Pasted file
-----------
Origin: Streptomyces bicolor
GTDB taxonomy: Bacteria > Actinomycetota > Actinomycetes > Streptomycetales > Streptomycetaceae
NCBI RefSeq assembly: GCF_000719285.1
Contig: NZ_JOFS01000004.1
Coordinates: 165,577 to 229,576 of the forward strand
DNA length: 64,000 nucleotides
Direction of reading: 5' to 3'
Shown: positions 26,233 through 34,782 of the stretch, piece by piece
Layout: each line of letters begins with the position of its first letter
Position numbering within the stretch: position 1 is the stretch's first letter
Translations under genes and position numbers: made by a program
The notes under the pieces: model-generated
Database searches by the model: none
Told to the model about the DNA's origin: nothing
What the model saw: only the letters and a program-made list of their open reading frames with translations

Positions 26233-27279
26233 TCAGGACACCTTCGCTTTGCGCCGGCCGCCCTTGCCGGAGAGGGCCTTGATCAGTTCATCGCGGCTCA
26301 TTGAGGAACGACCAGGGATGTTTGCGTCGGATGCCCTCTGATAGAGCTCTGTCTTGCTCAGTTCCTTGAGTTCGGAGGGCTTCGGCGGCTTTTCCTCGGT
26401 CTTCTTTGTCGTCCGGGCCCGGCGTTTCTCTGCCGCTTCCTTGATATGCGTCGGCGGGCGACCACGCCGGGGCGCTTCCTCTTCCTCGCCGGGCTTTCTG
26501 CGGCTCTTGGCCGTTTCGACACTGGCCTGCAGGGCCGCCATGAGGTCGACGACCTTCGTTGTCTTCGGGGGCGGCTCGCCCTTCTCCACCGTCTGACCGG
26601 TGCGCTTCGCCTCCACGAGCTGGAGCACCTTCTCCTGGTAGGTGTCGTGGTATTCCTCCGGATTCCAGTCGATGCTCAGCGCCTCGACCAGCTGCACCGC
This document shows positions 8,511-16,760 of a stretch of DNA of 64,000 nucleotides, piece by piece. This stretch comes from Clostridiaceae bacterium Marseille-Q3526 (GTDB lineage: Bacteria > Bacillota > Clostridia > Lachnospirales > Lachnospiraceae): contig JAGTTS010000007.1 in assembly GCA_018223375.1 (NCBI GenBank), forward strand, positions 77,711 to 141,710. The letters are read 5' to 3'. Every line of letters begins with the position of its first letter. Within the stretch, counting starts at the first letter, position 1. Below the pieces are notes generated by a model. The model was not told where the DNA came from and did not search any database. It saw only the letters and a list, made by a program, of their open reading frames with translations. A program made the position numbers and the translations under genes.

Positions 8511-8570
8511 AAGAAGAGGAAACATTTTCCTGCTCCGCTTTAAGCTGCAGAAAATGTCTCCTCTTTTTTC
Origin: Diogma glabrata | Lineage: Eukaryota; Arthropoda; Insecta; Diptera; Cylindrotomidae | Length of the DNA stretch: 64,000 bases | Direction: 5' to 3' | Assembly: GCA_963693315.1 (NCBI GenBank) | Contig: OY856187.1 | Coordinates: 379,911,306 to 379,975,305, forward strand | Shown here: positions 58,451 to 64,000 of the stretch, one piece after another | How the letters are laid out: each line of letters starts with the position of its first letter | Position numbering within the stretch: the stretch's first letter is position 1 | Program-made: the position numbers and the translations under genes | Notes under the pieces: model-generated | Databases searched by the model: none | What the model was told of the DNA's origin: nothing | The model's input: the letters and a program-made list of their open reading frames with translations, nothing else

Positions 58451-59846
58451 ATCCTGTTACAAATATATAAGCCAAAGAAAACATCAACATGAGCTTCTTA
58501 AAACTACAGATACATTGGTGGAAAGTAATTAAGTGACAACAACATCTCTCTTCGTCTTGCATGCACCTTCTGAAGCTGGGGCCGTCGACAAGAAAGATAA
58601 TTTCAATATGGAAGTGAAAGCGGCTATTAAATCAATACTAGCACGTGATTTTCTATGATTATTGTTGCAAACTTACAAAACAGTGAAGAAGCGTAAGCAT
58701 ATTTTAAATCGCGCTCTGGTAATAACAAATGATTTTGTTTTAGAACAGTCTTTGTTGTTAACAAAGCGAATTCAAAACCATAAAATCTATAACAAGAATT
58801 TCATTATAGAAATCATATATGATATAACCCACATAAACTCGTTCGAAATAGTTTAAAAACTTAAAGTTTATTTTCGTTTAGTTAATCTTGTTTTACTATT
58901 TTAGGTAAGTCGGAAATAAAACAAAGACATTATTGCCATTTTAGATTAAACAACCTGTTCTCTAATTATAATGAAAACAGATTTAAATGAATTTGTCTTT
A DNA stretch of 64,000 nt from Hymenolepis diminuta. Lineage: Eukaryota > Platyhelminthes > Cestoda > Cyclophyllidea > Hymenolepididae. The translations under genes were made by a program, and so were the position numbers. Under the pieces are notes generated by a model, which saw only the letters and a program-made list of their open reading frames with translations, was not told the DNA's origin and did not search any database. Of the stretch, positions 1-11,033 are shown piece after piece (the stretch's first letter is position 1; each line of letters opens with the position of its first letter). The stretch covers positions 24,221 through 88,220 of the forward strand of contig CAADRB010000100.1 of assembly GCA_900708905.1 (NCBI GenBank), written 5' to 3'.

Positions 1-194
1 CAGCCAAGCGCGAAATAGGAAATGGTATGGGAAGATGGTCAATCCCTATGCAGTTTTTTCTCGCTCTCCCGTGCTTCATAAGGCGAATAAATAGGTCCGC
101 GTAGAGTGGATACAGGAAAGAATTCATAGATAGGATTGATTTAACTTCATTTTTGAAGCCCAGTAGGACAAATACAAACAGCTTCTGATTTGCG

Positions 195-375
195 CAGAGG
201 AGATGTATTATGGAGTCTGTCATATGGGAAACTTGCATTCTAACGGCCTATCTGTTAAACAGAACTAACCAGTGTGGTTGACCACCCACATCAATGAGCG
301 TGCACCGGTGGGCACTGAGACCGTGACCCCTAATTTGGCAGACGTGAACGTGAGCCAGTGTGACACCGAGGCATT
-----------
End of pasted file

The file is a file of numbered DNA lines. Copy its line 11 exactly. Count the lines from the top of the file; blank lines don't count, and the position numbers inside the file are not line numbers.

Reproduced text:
Translations under genes and position numbers: made by a program